Biofiltration of the antibacterial drug sulfamethazine by the species Chenopodium quinoa and its further biodegradation through anaerobic digestion

Ariel E. Turcios , Jutta Papenbrock


Received October 23, 2017,Revised , Accepted February 05, 2018, Available online March 07, 2018

Volume 31,2019,Pages 54-63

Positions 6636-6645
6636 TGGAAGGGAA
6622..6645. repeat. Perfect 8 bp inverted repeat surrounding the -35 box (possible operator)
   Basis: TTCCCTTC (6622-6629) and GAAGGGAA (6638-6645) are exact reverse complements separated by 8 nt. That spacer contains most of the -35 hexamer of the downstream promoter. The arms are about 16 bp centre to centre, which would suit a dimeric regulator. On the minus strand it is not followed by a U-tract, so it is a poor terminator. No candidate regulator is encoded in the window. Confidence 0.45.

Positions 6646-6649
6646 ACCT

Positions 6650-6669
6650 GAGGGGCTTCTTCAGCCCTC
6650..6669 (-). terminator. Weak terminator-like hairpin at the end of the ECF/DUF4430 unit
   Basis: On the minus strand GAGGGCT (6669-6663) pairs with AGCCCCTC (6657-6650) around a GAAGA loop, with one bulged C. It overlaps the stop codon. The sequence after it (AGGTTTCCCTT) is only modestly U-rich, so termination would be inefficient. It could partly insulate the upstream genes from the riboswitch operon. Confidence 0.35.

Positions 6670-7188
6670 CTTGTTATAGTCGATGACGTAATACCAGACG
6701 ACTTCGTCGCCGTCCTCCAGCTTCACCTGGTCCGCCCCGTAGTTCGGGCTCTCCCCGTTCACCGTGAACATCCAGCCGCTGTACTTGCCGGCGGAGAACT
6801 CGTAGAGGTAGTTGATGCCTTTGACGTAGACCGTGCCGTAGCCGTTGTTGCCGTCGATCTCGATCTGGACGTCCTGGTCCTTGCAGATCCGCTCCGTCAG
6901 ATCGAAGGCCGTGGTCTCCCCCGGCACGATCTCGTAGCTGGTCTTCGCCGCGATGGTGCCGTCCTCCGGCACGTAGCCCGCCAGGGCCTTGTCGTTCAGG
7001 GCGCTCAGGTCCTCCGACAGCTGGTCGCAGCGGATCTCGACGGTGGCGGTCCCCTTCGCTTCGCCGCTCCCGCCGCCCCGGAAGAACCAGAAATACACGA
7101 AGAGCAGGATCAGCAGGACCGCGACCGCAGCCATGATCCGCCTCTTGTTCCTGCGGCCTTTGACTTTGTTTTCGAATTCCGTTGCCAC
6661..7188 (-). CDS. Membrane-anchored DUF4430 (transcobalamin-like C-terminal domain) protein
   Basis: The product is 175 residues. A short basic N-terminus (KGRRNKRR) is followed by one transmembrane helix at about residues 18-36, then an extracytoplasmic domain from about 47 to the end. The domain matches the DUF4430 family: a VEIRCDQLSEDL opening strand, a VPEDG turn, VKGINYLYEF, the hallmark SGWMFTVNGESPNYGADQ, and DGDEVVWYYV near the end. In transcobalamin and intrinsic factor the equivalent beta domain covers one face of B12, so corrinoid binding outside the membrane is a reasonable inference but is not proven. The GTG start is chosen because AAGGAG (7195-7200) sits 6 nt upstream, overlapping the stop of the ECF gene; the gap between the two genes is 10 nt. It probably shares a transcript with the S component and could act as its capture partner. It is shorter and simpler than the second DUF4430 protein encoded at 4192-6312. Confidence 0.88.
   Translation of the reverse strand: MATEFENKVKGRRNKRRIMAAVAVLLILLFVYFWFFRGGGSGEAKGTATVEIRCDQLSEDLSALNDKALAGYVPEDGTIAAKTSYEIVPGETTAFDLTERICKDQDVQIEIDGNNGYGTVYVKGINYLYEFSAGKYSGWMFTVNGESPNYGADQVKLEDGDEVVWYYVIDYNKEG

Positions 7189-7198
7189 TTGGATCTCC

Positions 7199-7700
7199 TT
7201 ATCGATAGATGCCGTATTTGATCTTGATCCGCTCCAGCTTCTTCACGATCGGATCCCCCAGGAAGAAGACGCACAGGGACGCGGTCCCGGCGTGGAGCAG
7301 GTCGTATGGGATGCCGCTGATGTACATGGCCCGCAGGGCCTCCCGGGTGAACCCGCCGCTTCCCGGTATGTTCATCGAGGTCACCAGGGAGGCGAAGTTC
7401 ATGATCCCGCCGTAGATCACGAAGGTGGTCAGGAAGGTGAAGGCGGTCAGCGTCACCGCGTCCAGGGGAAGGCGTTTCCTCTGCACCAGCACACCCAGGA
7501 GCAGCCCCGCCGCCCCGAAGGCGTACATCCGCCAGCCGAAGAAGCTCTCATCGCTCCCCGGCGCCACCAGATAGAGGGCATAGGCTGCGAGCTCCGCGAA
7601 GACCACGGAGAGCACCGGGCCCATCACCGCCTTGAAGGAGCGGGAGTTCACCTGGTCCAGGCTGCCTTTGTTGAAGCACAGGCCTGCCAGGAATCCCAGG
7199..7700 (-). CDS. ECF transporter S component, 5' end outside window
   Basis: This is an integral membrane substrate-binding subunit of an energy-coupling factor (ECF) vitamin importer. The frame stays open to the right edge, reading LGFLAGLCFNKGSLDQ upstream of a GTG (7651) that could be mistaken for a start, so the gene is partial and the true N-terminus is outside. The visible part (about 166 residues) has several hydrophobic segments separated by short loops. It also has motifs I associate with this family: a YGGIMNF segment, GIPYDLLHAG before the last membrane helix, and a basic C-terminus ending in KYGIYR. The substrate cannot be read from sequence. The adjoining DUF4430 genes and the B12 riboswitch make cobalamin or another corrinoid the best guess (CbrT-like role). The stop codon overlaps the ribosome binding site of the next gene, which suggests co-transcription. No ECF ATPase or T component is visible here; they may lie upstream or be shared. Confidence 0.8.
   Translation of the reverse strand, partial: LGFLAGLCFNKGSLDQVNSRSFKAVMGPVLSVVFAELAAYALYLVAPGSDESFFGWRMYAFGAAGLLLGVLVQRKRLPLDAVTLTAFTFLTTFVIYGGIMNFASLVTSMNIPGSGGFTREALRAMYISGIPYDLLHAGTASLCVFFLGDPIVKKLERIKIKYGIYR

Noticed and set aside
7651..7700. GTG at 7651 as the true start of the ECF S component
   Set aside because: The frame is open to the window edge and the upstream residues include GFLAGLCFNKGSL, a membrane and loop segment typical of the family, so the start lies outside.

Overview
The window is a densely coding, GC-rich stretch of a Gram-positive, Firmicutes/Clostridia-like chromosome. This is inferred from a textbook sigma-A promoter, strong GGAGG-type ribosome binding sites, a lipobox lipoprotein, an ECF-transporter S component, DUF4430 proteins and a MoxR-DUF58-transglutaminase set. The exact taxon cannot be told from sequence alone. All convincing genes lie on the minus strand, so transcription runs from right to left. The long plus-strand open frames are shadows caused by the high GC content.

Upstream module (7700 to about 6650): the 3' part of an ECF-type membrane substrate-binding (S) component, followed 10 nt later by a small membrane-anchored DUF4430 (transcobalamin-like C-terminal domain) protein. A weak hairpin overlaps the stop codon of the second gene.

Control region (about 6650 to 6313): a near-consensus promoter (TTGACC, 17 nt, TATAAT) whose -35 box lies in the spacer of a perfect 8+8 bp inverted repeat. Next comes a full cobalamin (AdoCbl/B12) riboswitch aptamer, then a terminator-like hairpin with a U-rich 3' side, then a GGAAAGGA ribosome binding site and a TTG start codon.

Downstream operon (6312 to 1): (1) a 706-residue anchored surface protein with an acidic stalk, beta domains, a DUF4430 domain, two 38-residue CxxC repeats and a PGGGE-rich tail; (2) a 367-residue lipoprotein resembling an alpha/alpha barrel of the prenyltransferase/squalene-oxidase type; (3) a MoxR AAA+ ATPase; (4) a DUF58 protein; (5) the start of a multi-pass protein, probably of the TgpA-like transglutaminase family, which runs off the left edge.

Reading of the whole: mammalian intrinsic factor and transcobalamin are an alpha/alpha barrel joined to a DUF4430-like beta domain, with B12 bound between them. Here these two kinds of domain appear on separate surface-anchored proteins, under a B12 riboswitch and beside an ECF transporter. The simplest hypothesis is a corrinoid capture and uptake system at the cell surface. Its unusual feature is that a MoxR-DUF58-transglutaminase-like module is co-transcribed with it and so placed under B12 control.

The biofiltering capacity, distribution patterns and degradation of the antimicrobial sulfamethazine (SMT) by halophyte Chenopodium quinoa under hydroponic conditions and its further biodegradation through anaerobic digestion were evaluated. C. quinoa was cultivated for a complete life cycle under different concentrations of SMT (0, 2 and 5 mg/L) and sodium chloride (0 and 15 g/L). C. quinoa is able to uptake and partially degrade SMT. The higher the SMT concentration in the culture medium, the higher the SMT content in the plant tissue. SMT has different distribution patterns within the plant organs, and no SMT is found in the seeds. Dry crop residues containing SMT have a great potential to produce methane through anaerobic digestion and, in addition, SMT is further biodegraded. The highest specific methane yields are obtained using crop residues of the plants cultivated in the presence of salt and SMT with concentrations between 0 and 2 mg/L.

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